This wholesale misadventure is a testament to the type of artist and business owner Sue Ann Cox is. She was unwilling to sacrifice the personal touch of a handmade product and unwilling to drive the prices so high that her pieces become inaccessible to those who would get the most joy from them. This delicate balance of pricing and product integrity is what brought The Fairy Potter to its home as a retail art business, selling through popups and Delaware’s many art shows.
The fantasy genre as we know it wouldn’t exist without Tolkien, and The Fairy Potter’s hobbit hole-inspired houses pay homage to those works. With the iconic shape with a round door, it’s the perfect little cottage for fantasy lovers to place in their garden or home.
Although the business specializes in the whimsical and fantastical, The Fairy Potter has another popular line of products: iconic Delaware architecture. Rockford Tower came first as a true-to-scale replica based on the original prints of the building, hand-crafted by Cox and her husband, Ray.
“Ray makes all of my architectural pieces and I make all of the whimsy,” explains Cox. “So, this is a true partnership.”
The Breakwater Lighthouse in Lewes also has its own scaled-down ceramic Fairy Potter replica, a perfect piece of décor for Delaware beach houses.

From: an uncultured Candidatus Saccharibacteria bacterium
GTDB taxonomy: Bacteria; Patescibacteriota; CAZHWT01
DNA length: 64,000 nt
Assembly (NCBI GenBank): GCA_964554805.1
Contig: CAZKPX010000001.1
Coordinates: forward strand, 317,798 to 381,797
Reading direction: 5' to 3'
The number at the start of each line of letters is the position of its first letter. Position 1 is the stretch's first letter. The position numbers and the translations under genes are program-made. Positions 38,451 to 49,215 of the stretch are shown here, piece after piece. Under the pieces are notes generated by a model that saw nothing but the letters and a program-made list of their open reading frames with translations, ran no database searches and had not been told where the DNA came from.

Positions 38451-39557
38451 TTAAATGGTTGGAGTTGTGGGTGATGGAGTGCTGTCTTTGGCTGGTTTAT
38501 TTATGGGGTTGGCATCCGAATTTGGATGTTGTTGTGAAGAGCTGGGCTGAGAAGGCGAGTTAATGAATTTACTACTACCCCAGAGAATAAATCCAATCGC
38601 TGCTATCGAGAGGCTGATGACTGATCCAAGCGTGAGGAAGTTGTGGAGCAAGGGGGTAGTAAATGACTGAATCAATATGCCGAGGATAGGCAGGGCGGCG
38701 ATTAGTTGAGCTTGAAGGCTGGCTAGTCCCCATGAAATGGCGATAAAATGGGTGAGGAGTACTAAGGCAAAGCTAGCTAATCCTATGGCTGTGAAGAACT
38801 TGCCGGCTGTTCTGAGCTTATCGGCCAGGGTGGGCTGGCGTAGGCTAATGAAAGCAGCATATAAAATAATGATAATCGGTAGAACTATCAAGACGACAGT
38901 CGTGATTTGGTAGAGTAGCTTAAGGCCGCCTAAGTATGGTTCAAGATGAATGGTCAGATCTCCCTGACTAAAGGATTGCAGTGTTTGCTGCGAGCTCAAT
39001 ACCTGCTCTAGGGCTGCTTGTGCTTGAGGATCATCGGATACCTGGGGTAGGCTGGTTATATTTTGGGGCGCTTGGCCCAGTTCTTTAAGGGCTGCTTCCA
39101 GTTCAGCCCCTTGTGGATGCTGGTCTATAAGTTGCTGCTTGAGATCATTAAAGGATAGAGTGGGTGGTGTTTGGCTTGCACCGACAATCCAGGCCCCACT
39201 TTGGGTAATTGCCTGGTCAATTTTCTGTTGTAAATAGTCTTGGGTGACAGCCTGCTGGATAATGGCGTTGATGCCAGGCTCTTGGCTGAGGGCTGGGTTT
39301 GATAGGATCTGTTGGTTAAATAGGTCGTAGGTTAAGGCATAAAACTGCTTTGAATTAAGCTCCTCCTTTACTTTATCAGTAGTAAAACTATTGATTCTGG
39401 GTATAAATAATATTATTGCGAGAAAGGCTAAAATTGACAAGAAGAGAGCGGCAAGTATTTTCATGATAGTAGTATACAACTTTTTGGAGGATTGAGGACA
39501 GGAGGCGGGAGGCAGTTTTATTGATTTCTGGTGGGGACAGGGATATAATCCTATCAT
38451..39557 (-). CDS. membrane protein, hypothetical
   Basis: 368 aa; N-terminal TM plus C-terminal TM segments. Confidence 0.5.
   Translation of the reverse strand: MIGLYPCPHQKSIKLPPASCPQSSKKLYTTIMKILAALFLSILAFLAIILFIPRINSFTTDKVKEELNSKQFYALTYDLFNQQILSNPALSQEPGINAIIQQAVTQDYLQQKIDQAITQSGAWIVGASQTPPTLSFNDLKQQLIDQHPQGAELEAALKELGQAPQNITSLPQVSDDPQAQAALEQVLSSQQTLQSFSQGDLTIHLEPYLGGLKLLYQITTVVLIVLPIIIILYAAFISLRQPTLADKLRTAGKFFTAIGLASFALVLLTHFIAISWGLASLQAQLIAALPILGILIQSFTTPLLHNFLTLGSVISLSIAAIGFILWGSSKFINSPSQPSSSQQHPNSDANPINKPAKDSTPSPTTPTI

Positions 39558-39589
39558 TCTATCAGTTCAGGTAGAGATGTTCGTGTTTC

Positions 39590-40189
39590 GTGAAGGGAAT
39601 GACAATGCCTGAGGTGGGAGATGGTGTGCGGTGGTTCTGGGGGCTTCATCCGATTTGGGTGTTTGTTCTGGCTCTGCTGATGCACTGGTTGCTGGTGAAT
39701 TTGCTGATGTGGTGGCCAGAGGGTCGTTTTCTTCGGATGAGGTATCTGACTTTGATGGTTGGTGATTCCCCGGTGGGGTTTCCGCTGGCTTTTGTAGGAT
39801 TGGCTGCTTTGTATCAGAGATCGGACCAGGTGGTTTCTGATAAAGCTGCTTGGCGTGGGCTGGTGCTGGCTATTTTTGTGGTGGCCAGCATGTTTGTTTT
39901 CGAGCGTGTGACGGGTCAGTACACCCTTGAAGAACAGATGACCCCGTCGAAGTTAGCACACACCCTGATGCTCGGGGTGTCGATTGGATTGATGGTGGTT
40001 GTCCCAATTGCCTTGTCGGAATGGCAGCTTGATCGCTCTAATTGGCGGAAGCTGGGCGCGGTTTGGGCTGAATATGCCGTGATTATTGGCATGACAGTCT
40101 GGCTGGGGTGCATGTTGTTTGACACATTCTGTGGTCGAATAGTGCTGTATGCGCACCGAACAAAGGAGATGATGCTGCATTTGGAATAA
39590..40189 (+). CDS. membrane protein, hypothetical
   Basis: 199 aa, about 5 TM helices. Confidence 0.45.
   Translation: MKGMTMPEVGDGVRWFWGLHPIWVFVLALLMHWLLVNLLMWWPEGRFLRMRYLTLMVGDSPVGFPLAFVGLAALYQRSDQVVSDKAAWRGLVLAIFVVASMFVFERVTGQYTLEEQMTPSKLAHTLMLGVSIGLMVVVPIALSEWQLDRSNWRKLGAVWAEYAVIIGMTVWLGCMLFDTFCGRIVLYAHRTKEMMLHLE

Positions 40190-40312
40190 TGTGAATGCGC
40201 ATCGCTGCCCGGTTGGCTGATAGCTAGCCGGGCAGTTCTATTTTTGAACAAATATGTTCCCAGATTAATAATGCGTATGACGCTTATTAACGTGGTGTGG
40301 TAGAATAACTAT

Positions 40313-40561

Cox is an active and creative artist, constantly bringing new visions to life. This month, The Fairy Potter announced another line of designs. This includes small mushroom gardens and cottages embellished with an array of woodland creatures, butterflies and flowers.
Any of the enchanted cottages and architectural pieces make great garden and landscaping décor, but Cox advises owners to bring the homes inside for the winter. (The fairies hate the cold!)
For new designs, and to keep up with The Fairy Potter’s art show appearances, follow the brand online and on Facebook or Instagram.
Find The Fairy Potter this month at the Hockessin Art Show (February 24-26), and throughout the season at the Chadds Ford Art Show, Whitehall Craft Show, Wilmington Flower Market and Bellefonte Arts Festival. Some pieces can also be found at the Little Treasure Shoppe in Newark.
Related: A.T. Moffett Helps Kids Shine Through the Arts in Delaware